And Karen Lamphere, MS, CN, recommends a dash of heat. “Some of the most potent anti-inflammatory vegetables are peppers and the spices derived from them, such as cayenne pepper. All chili peppers include capsaicin (the hotter the pepper, the more capsaicin it has), which is a potent inhibitor of substance P, a neuropeptide associated with inflammatory processes.”
Over and above dietary choices, lifestyle options such as reducing stress, detoxifying and exercising regularly contribute to lower inflammation levels too. In the end, sidestepping the risks of this silent killer is a straightforward daily task when armed with whole foods and healthy habits.
1. “Anti-inflammatory activity of sulfur-containing compounds from garlic” Lee da Y, Li H, Lim HJ, Lee HJ, Jeon R, Ryu JH. J Med Food. 2012 Nov;15(11):992-9. doi: 10.1089/jmf.2012.2275. Epub 2012 Oct 11. Retrieved on December 3, 2013 from: http://www.ncbi.nlm.nih.gov
2. “Green Tea Polyphenols Block Endotoxin-Induced Tumor Necrosis Factor-Production and Lethality in a Murine Model” Fajun Yang, Willem J.S. de Villiers, Craig J. McClain, and Gary W. Varilek. The Journal of Nutrition. Retrieved on December 3, 2013 from: http://jn.nutrition.org
3. “Control of Systemic Inflammation and Chronic Diseases – The Use of Turmeric and Curcuminoids” Stig Bengmark. Nutrigenomics and Proteonomics in Health and Disease, 2009. Retrieved on December 3, 2013, from: http://konsument-forum.se
4. “Dietary fish oil n 3 fatty acids increase regulatory cytokine production and exert anti inflammatory effects in two murine models of inflammation” Sierra, Saleta;Lara-Villoslada, Federico;Comalada, Monica;Olivares, Monica;Xaus, Jordi. Lipids, 2006. Retrieved on December 3, 2013 from: http://science.naturalnews.com
5. “The Composition of Hemp Seed Oil and Its Potential as an Important Source of Nutrition” Cary Leizer, David Ribnicky, Alexander Poulev, Slavik Dushenkov, Ilya Raskin. Journal of Nutraceuticals, Functional & Medical Foods, 2000. Retrieved on December 3, 2013 from: http://www.davoil.ro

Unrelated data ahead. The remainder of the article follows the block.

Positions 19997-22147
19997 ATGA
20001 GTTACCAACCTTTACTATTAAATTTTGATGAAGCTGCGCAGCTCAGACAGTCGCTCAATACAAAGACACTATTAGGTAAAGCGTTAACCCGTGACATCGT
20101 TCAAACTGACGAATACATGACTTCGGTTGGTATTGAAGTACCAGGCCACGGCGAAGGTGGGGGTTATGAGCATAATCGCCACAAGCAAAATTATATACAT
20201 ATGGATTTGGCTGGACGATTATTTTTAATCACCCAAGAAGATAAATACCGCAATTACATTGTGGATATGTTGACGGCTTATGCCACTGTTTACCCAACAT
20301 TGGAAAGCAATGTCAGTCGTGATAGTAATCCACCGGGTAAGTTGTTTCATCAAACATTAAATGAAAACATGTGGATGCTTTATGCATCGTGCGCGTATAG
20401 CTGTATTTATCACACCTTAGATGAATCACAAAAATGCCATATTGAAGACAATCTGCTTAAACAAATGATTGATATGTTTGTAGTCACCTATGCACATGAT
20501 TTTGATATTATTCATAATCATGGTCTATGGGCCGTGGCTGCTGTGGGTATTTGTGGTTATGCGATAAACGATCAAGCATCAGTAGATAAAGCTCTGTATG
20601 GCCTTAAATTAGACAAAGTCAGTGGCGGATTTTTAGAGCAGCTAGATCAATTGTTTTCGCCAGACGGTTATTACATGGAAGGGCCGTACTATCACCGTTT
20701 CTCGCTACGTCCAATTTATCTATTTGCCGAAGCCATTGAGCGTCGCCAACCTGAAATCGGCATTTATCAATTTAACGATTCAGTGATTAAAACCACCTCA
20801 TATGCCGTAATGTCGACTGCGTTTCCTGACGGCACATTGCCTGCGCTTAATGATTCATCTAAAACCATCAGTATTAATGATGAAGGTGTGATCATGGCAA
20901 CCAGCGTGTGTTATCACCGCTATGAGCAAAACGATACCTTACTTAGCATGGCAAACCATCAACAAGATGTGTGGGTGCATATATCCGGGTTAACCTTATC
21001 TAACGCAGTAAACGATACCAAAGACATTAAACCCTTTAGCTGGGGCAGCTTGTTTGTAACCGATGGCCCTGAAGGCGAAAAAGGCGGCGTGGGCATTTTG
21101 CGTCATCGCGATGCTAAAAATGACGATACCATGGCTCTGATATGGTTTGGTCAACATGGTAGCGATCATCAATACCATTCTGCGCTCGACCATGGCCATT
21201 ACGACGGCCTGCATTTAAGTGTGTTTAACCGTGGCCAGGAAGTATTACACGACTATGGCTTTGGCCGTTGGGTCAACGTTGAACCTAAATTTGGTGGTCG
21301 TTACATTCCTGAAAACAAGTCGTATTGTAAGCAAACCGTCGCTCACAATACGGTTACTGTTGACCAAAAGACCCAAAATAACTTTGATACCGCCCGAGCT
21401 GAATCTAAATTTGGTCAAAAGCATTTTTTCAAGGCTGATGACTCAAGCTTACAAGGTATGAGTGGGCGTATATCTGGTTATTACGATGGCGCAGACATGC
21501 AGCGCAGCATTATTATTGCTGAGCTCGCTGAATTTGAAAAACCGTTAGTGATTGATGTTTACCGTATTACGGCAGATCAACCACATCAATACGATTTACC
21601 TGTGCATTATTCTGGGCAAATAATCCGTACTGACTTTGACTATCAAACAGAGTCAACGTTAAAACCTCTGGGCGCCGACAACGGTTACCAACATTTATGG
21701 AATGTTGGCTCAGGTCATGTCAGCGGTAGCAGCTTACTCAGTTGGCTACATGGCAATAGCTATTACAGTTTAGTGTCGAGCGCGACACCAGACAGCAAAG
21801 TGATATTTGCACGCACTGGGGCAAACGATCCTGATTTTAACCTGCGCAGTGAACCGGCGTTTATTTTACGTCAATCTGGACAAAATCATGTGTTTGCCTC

6. “Dietary flaxseed inhibits atherosclerosis in the LDL receptor-deficient mouse in part through antiproliferative and anti-inflammatory actions” Chantal M. C. Dupasquier , Elena Dibrov , Annette L. Kneesh , Paul K. M. Cheung , Kaitlin G. Y. Lee , Helen K. Alexander , Behzad K. Yeganeh , Mohammed H. Moghadasian , Grant N. Pierce. American Journal of Physiology – Heart and Circulatory Physiology. Published 1 October 2007 Vol. 293no. H2394-H2402. Retrieved on December 3, 2013 from: http://ajpheart.physiology.org
7. “Phytochemistry: Ibuprofen-like activity in extra-virgin olive oil” Gary K. Beauchamp, Russell S. J. Keast, Diane Morel, Jianming Lin, Jana Pika, Qiang Han, Chi-Ho Lee, Amos B. Smith, & Paul A. S. Breslin. Nature 437, 45-46 (1 September 2005) | doi:10.1038/437045a. Retrieved on December 3, 2013 from: http://www.nature.com
8. “Ginger – An Herbal Medicinal Product with Broad Anti-Inflammatory Actions” Reinhard Grzanna, Lars Lindmark, and Carmelita G. Frondoza. Journal of Medicinal Food. Summer 2005. Retrieved on December 3, 2013 from: http://online.liebertpub.com
Updated October 2014
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Please note: this article was first published on Natural News.